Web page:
Birding is one of the fastest-growing outdoors activities in the nation and can be enjoyed amid our largest cities and remote wilderness areas.
Today's outdoors page is dedicated to helping beginners get into a sport that already involves an estimated 50 million Americans.
Here are thoughts from some of Kansas' best birders.
While even poor optics are better than none, good binoculars add exponentially to the birding experience.
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Magnification — Binoculars are classified by two numbers, such as 8X42.
The first is the magnification.
Most experienced birders recommend something in the 7-8X range for beginners and 10X as a maximum.
Higher magnification makes hand shaking more evident and offers a smaller field of view. That's important when trying to follow birds in flight.
Binoculars with variable magnification usually lack the image quality of fixed glass.
Objective lens — The second number is the millimeter width of the lenses at the bird's end of the binoculars. They're measured in millimeters
The larger the objective lens the more light allowed into the binoculars. That's hugely important when birding at dawn and dusk. Also, the larger the objective lenses, the larger the field of view.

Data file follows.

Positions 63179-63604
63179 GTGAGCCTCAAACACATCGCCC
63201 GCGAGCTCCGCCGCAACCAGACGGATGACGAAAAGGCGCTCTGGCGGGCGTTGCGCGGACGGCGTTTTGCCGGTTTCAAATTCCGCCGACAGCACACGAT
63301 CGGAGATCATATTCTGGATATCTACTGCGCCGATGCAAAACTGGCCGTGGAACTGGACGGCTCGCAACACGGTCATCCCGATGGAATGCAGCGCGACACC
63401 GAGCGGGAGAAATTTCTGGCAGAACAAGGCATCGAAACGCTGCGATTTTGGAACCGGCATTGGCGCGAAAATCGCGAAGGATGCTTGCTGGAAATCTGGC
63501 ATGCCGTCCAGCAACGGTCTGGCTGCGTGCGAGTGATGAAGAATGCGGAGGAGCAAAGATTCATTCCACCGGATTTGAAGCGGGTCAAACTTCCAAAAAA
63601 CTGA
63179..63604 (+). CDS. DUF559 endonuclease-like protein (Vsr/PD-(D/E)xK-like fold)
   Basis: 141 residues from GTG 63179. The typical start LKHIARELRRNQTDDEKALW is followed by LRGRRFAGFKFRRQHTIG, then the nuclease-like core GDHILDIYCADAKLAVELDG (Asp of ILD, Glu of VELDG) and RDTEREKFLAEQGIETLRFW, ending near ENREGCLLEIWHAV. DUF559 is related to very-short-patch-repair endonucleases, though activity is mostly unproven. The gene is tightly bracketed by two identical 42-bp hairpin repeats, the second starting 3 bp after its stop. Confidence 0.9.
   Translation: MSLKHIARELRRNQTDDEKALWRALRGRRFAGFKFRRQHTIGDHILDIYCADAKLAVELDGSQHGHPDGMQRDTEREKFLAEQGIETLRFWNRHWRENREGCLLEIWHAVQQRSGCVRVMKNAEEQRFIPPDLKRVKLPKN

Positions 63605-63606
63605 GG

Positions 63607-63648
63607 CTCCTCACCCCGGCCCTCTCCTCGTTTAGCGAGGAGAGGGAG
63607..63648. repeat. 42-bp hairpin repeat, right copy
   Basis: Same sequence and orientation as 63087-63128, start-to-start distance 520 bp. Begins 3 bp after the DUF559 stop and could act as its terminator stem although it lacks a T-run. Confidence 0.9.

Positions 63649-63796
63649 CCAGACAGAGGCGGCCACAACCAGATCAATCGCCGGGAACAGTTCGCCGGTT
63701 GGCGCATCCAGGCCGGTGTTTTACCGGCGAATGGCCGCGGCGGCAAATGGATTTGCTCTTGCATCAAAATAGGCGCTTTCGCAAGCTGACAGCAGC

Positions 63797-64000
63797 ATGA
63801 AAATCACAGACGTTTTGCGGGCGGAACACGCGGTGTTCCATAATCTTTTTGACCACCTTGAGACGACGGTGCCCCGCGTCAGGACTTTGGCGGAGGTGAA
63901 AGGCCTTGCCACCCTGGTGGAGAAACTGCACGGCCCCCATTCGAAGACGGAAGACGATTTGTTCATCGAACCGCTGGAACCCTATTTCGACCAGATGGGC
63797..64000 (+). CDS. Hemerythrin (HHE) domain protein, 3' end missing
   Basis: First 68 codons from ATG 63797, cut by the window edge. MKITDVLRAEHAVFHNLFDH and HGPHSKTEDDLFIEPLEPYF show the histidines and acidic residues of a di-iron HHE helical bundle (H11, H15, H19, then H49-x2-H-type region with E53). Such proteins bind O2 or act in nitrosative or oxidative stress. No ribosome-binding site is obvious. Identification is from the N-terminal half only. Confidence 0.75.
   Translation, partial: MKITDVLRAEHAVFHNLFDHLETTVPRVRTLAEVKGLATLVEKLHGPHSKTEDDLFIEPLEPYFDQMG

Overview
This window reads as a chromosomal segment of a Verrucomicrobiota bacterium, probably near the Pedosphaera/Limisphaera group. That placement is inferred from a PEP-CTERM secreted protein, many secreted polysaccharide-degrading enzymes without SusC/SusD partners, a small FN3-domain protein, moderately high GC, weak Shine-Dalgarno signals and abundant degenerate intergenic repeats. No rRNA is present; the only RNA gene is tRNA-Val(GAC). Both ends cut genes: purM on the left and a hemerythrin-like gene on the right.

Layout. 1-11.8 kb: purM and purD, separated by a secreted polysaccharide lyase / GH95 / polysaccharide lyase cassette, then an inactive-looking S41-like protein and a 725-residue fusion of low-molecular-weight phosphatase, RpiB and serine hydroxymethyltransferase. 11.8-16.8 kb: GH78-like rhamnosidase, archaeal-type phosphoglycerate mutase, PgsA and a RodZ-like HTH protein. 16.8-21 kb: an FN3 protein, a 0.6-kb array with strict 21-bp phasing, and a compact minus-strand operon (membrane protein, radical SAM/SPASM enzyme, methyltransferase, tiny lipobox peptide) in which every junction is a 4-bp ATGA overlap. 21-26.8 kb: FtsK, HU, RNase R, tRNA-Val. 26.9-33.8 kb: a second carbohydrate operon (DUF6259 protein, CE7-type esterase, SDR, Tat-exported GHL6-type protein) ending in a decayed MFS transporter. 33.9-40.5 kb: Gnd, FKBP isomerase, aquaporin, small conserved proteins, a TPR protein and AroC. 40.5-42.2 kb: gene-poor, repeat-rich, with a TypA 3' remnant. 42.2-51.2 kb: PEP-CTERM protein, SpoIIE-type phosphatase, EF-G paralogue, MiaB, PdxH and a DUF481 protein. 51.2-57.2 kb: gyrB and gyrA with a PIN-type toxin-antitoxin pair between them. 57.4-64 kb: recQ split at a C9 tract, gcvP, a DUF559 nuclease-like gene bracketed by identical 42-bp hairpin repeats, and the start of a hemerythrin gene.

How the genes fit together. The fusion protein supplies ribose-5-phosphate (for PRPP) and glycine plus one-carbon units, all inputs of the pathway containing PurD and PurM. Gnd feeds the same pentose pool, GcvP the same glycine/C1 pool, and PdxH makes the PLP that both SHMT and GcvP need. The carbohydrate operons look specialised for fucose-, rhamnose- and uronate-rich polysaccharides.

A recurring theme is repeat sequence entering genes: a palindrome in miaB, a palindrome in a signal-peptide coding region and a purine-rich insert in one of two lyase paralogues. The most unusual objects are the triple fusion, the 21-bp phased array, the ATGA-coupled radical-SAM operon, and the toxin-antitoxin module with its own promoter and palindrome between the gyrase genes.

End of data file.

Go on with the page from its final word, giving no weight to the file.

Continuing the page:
Small objective lenses, like the 25 millimeters, often have too narrow of a field of view and transmit little too little light.
Lenses much over 50 millimeters can be too heavy and cumbersome.
Most birders go middle of the road, opting for binoculars with objective lenses between 35 and 50 millimeters.
Also, it's usually wise to shy away from self-focusing binoculars. Eye strain and poor image quality can be problems.
Cost — Some of the best glass sells for $2,000 or more. But you don't need to pay that for quality birding.
Most people agree you can get a good starter set for around $100. Some suggest buying such a pair and then upgrading later.
Personally, I say skip that step and put that $100 towards a set that may serve for years as your skills develop. You can get some nice binoculars in the $250-$400 range.
That's a lot, but not so bad when you consider how long and often they'll be used. Good glass brings better results, which gets you outdoors more often.
Quality binoculars purchased for birding can also be used at ball games, concerts, hunting trips and family vacations.
Test drive — Like shoes, birders need to try on binoculars before they make a purchase.
What's right for most birders may not feel comfortable to the face, hands and fingers of someone who's especially small or large.
Spend time looking through binoculars when shopping.
Find and focus-on various objects in the store. Spend a little time looking out a window if possible.
Even once you buy a set, practice often with new binoculars.